Nearly three dozen people who claim they were sexually abused by priests in a Roman Catholic diocese on Long Island filed a pair of lawsuits Monday seeking almost $1.5 billion from the priests and church hierarchy.
The lawsuits claim the Diocese of Rockville Centre, the nation’s sixth largest with about 1.5 million parishioners, did nothing to protect victims from the abuse and sought to protect its own reputation rather than comfort the victims.
“This is about the Catholic Church putting the church ahead of children that they were obligated to protect,” said Michael Dowd, the lawyer representing the 23 plaintiffs in one of the lawsuits. “This is very much about the church’s refusal to accept responsibility.”
The lawsuit filed by Dowd names as defendants Bishop William Murphy, 13 priests who allegedly inflicted sexual abuse, and other church leaders. It seeks $100 million in compensatory damages, $100 million in punitive damages and $100 million for pain and suffering.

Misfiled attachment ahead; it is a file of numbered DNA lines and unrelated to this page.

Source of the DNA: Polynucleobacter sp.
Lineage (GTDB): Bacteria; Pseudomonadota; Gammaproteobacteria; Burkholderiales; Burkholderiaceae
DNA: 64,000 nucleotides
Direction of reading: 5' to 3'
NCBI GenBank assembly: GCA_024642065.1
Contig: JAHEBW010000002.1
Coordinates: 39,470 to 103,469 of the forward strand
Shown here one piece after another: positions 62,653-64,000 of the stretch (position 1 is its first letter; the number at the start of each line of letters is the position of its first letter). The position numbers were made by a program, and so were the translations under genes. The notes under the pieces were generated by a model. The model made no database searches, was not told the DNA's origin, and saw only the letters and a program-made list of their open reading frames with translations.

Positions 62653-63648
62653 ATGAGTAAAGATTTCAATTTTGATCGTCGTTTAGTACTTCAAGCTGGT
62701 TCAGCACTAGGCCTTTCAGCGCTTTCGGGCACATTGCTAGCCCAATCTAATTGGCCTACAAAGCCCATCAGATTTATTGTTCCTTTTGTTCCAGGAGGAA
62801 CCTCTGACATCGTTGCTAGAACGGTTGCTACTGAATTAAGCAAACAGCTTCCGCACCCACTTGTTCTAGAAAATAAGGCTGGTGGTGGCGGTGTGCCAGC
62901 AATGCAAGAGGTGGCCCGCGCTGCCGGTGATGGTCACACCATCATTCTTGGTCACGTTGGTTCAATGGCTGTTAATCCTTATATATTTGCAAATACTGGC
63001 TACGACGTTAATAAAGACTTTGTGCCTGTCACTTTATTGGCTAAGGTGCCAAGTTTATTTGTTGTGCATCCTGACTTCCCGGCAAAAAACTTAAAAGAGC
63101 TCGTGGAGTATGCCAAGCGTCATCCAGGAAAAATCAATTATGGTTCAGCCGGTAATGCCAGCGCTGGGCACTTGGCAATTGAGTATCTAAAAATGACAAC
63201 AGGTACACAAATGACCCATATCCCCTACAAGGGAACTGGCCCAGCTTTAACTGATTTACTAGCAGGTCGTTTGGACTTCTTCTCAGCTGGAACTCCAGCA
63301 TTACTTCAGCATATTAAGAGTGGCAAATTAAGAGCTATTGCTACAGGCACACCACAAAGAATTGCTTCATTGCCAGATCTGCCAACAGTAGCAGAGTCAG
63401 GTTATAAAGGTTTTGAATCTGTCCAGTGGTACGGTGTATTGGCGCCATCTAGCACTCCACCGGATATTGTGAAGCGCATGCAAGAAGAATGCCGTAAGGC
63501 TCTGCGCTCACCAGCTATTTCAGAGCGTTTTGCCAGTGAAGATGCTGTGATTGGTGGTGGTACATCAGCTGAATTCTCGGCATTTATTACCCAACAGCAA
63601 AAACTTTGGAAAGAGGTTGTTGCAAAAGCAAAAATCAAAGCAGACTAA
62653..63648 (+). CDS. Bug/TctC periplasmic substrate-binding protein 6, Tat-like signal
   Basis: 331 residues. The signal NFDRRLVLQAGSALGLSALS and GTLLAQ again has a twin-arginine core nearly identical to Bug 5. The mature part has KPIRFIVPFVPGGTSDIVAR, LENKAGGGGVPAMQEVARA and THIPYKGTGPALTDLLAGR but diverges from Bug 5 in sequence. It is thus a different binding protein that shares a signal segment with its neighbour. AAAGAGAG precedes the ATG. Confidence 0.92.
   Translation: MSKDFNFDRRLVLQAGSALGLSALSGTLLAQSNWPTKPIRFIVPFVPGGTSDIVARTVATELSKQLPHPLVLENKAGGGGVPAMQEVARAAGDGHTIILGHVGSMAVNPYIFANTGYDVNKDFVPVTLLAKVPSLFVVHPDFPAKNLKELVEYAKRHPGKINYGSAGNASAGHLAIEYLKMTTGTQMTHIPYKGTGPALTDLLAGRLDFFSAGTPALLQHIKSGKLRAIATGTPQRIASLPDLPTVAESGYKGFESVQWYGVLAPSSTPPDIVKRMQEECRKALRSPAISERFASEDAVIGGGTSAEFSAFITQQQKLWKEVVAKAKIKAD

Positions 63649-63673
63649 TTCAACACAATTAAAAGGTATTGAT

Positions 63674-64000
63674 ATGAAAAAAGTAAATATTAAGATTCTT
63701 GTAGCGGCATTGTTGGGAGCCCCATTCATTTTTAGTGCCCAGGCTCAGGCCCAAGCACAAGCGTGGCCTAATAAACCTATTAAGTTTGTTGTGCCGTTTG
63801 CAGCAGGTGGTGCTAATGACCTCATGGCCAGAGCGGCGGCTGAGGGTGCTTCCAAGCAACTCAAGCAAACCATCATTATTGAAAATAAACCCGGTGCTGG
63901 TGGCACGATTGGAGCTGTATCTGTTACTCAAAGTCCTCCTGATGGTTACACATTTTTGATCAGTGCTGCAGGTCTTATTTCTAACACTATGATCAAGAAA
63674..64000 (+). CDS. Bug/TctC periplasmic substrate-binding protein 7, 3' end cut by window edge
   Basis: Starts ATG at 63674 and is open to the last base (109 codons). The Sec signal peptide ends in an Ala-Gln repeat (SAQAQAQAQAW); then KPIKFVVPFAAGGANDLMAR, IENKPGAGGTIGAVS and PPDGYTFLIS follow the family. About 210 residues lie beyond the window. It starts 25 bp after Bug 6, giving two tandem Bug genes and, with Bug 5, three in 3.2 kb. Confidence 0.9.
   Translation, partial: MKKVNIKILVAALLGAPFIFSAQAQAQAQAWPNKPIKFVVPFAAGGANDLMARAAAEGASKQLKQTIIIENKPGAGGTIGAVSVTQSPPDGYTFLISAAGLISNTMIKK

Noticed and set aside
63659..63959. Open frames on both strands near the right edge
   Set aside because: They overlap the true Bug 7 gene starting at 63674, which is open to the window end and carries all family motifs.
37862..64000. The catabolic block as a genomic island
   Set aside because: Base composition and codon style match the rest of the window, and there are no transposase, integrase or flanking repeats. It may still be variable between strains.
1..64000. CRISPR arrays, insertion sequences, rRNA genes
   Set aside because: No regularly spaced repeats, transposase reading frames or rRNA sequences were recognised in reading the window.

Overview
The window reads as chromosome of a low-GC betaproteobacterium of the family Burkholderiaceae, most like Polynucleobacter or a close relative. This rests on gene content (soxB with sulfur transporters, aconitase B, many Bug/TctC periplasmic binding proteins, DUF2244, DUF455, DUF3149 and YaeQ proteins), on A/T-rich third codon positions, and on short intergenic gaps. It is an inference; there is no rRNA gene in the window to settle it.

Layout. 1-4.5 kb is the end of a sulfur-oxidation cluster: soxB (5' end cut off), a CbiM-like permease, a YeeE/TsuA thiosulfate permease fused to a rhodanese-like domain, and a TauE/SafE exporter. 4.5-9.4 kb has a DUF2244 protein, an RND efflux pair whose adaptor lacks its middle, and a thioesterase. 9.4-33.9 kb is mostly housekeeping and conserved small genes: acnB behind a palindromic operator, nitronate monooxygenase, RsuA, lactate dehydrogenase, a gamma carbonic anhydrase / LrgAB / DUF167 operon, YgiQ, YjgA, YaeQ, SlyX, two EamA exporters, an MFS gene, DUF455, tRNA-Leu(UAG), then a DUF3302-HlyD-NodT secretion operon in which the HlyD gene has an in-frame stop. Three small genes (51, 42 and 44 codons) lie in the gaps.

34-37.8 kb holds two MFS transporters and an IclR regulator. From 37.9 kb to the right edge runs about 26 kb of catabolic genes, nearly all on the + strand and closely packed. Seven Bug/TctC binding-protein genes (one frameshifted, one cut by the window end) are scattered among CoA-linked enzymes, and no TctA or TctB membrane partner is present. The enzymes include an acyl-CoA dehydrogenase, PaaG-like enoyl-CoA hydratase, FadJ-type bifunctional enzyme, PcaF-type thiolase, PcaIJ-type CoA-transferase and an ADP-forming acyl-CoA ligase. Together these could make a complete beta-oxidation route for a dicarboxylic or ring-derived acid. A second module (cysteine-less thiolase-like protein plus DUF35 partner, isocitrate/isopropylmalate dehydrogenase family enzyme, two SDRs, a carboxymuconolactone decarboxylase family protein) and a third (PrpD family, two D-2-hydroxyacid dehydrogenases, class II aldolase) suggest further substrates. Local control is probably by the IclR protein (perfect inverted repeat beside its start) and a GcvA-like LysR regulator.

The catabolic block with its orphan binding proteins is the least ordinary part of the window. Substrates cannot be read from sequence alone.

A second lawsuit, filed on behalf of 11 alleged victims by attorney Melanie Little, claims church leaders committed a fraud on the public by allowing children to attend schools and church functions where they knew pedophile priests to be present. That suit seeks $1 billion in punitive damages, $100 million for pain and suffering and $50 million for special damages.
“Our childhood was stolen,” said Brian Dionne, now 51, of Brooklyn, during a Manhattan press conference announcing the Dowd lawsuit. Dionne said he was abused by a priest in Kings Park and has been in therapy since he was 28.
“Most of us who were victims in this way suffered this alone,” he said.
Joanne Novarro, a spokeswoman for the diocese, said after the first lawsuit was filed that “the diocese intends to defend this case vigorously, as any other institution in our society has a right and an obligation to do.”
In February, a Suffolk County grand jury issued a report alleging that the diocese repeatedly protected priests accused of sexual abuse by transferring them to other parishes. The report found that altar boys and cheerleaders were sexually abused, and that some youths were given alcohol and shown sexual videotapes.
The grand jury was unable to file indictments because the five-year statute of limitations had expired.